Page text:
Burma, already one of the most censored nations on Earth, has recently been knocked off the Internet entirely. Cyber attacks starting in late October have worsened in the last few days, overwhelming Burma's Internet connection just days ahead of its upcoming November 7 elections. Some reports speculate that the Burmese military, anxious to stay in control by restricting the flow of information, is behind the attacks. But they may have an unlikely accomplice -- you and me.
The cyber attacks that are now crippling Burmese networks are known as Distributed Denial of Service (DDoS) -- attacks that work by flooding a host with requests until it crashes. How do they work?
Start by considering that more than 90 percent of the 140 billion emails sent daily are spam. Of these, about 16 percent contain moneymaking scams, including phishing attacks in which e-mail is sent from someone the user supposedly knows and trusts. Once opened, infected attachments download malware onto a host's computer, allowing access to confidential information stored on the computer system. This can turn computers into zombies, which may be linked with millions of other computers around the world to create a "botnet." These botnets then launch DDoS attacks. Which nation is currently the number one source for such attacks, due to its unsecured networks? The United States.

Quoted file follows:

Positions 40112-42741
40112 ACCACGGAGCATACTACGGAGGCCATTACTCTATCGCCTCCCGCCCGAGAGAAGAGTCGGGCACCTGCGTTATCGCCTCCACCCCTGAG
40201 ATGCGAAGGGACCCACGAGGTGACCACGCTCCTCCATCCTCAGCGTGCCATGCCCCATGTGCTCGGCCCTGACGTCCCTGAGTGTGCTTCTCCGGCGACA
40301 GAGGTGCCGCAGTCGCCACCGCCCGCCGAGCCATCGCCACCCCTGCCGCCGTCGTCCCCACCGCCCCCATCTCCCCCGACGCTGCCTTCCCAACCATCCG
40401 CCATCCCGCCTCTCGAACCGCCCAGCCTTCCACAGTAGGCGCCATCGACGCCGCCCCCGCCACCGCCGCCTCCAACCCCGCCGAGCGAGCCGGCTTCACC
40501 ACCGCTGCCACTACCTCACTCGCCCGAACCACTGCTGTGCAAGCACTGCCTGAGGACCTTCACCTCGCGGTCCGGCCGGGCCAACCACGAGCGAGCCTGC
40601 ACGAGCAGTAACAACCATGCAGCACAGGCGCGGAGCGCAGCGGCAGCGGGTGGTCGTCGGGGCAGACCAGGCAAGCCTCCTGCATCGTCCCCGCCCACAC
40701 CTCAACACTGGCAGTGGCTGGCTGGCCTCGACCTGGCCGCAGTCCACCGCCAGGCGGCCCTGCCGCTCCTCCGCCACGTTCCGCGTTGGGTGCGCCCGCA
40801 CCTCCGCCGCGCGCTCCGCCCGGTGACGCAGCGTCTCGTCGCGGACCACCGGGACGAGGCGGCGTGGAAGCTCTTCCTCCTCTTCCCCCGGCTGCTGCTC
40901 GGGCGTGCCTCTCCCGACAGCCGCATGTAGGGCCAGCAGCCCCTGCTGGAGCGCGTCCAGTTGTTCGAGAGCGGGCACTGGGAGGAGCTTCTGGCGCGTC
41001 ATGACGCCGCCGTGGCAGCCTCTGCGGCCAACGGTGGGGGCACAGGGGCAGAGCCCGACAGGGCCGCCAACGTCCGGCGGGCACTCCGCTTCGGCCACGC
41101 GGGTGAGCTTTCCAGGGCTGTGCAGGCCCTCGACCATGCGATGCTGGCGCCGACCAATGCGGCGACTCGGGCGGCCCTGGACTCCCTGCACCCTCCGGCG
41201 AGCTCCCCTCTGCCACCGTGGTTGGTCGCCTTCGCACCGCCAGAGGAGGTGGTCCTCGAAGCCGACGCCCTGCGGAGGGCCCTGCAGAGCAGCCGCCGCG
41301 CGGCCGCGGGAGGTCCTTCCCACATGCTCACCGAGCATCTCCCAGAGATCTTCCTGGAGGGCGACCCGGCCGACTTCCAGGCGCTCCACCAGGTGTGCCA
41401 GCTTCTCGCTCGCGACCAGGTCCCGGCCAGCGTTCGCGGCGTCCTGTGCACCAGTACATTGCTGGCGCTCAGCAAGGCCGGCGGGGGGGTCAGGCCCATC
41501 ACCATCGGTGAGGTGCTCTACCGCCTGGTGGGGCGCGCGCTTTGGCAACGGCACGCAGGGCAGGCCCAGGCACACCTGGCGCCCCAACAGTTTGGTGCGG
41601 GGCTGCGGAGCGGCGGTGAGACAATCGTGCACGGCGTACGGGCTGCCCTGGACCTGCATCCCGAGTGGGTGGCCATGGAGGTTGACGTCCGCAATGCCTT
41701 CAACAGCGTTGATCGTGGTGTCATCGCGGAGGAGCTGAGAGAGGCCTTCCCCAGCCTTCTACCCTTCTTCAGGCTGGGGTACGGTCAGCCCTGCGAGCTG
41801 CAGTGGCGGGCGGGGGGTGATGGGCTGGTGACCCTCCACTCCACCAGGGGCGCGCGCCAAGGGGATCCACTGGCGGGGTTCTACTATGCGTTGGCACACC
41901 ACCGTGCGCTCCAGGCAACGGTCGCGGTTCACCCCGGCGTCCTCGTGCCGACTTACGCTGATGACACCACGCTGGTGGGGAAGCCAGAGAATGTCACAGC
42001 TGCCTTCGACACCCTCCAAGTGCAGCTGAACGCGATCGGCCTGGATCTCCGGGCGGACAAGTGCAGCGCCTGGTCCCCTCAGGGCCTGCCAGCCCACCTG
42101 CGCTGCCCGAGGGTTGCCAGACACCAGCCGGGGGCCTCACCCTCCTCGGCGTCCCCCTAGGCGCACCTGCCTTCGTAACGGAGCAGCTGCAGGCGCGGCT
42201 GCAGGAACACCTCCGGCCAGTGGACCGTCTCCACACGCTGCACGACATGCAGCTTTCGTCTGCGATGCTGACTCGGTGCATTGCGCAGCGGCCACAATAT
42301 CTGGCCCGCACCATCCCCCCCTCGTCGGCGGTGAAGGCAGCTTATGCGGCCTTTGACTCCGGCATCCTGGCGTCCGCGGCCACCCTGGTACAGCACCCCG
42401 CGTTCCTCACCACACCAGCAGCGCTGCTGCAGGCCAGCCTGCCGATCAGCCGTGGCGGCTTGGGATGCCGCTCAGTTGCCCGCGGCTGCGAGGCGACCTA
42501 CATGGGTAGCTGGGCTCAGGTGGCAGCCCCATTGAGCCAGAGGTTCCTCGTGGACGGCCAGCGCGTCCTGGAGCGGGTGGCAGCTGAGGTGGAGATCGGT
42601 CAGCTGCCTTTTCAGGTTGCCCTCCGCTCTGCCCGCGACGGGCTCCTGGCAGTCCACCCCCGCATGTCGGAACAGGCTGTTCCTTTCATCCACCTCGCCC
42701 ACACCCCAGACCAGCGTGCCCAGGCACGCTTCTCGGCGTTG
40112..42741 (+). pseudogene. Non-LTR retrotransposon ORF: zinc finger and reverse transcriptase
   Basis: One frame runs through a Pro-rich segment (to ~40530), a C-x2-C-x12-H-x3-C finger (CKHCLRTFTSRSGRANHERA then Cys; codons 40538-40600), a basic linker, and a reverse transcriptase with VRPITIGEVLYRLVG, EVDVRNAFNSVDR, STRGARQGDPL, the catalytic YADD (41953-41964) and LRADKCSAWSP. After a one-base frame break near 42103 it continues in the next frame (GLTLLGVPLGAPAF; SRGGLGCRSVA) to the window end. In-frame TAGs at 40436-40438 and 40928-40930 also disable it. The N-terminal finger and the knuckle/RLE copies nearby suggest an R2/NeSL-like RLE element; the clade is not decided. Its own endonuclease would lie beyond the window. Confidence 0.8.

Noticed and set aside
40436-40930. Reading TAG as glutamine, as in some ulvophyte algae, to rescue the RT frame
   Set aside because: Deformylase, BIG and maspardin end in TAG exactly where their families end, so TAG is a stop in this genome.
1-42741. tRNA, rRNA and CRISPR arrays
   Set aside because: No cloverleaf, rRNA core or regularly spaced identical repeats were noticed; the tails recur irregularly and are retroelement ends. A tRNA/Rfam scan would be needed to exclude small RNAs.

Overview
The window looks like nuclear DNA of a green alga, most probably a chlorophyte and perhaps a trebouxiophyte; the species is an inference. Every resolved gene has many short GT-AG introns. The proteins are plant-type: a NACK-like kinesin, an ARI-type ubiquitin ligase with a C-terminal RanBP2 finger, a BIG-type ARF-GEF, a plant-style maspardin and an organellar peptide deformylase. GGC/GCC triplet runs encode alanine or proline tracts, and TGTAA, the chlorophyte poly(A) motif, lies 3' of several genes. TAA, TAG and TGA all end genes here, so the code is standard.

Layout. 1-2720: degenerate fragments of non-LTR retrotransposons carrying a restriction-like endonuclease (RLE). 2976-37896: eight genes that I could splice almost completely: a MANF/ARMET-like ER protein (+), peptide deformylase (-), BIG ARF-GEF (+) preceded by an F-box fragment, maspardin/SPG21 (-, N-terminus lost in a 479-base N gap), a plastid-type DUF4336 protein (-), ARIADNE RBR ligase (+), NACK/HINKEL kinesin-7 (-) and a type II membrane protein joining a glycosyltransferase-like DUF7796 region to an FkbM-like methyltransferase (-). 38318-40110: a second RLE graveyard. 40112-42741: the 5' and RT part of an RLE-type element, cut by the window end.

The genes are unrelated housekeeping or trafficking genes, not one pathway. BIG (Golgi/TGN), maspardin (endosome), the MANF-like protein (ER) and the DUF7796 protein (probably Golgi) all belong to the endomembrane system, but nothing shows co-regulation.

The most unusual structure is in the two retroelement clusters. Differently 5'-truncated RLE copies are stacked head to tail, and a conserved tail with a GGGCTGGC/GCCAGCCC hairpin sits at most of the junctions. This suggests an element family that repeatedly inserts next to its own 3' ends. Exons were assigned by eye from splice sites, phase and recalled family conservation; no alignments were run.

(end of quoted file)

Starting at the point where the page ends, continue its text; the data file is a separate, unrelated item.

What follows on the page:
Even though there is not yet any direct evidence that the attacks are emanating from U.S. systems, there are a few simple steps can help keep your computer from turning into a zombie of the Burmese military.
And for Mac users, don;t think that you're completely immune. Cybersecurity specialist Charlie Miller will soon be announcing a record-breaking 20 security holes found in OS-X, the Mac operating system.
Cyber attacks are a big and growing problem. In fact, forty-two percent of businesses now rate cybercrime as the greatest threat to their well-being, more than natural disaster, terrorism, and traditional crime combined. Things have gotten so bad in fact that James Lewis of the Center for Strategic and International Studies in Washington, D.C., has said: "We have a faith-based approach, in that we pray every night nothing bad will happen."
But by taking these simple steps, we can all help make it a lot harder for criminals, terrorists, and even some nations from launching the kinds of attacks that are now crippling Burmese systems. So if you want to support democratic reforms in Burma, consider starting off by checking your firewall settings.
Scott Shackelford is an Assistant Professor of Business Law and Ethics at Indiana University-Bloomington. He is also a fellow at the Center for Applied Cybersecurity Research, and the author of the forthcoming book, The New Cyberwarfare: Countering Cyber Attacks in International Law, Business, and Relations.